Here’s how the various chore and labor obligations break down in our house (according to me, Holly may disagree on the percentage but not the direction):
Chore Percent me/Percent her
Dishes (emptying/filling dishwasher, pots/pans) 75/25
General Clutter Pickup 70/30
General cleaning (vacuuming, disinfecting, floors, toilets) 55/45
Childcare (taxi service, lunch food prep, bathing, snuggletime, roughhousing, reading, homework, you get the gist) 50/50
Major Reorganizing/decluttering projects (usually one or two of these happen per month) 0/100
Lawn mowing,edging,weedwhacking – 100/0
Gardening – 0/100
Canning, jarring, etc. of gardened food – 0/100
General home/auto maintenance – 50/50
Financial – 40/60 (Holly does monthly bills, I do long-term financial planning, college accounts, emergency fund management)
Dog care – 55/45 (I probably do more taking out, but nail trimming goes to her, I sometimes wash the dog)
Snow shoveling/raking – 50/50
These chore weighting was developed organically. We’ve tried to modify it at times, but it always generally comes back to this. We both work demanding, stressful full-time jobs. Our income is roughly equal over the last five years (depending on the year, sometimes she makes more, sometimes I make more, probably pretty even over that duration though). Our house will never be on television for cleanest ever. It’s a constant battle to fight with the papers that come home from school, mail, dishes and laundry generated, LoudBoy and Birdsnest induced toy clutter (the latest is the muthafucking Rainbow Loom – I’m finding rubber bands EVERYWHERE!), and shoes, coats and dog toys spread around the house. But for the most part, our house is in reasonable shape if anyone were ever to stop over, we wouldn’t be too embarrassed. Despite the fact that every flat surface (i.e. tables, countertops, washing machine) is a place to collect “stuff.”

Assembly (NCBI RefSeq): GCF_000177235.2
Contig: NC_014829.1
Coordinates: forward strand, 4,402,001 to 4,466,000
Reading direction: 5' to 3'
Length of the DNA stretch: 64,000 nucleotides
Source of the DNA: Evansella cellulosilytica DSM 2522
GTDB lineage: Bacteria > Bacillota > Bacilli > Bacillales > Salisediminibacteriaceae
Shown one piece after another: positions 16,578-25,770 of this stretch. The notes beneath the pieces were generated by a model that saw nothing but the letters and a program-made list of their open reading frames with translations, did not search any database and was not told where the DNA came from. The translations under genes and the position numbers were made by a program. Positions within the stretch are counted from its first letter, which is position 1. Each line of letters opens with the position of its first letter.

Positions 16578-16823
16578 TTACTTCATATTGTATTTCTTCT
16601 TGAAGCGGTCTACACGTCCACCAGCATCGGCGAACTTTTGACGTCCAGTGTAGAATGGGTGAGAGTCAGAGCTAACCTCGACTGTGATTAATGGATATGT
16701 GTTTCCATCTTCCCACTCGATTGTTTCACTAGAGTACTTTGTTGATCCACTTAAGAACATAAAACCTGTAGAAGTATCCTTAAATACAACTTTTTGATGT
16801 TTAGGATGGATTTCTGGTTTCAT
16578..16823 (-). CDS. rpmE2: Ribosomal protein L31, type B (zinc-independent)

As I’ve mentioned before, I grew up in a home where my parents, particularly my mom, are most definitely on the hoarding spectrum. That stemmed from growing up very poor (stories of how she couldn’t get new socks after the elastic wore out in old ones, so had to hold up socks with rubberbands), and working their way to middle-class and procuring a lot of unnecessary shit at second hand stores and garage sales primarily. Oh, and don’t forget, never fucking throwing out a single thing. Anyways, that’s my background, so it’s not a surprise that I went the other direction and have a pretty strong intolerance for clutter. Holly, and both her brothers, clutter does not seem to bother them. I seriously don’t think they even see it, until it’s piled up to a point well beyond the boiling point for many people, including me. It is just something inherent in some people I think – their tolerance for clutter and disorganization.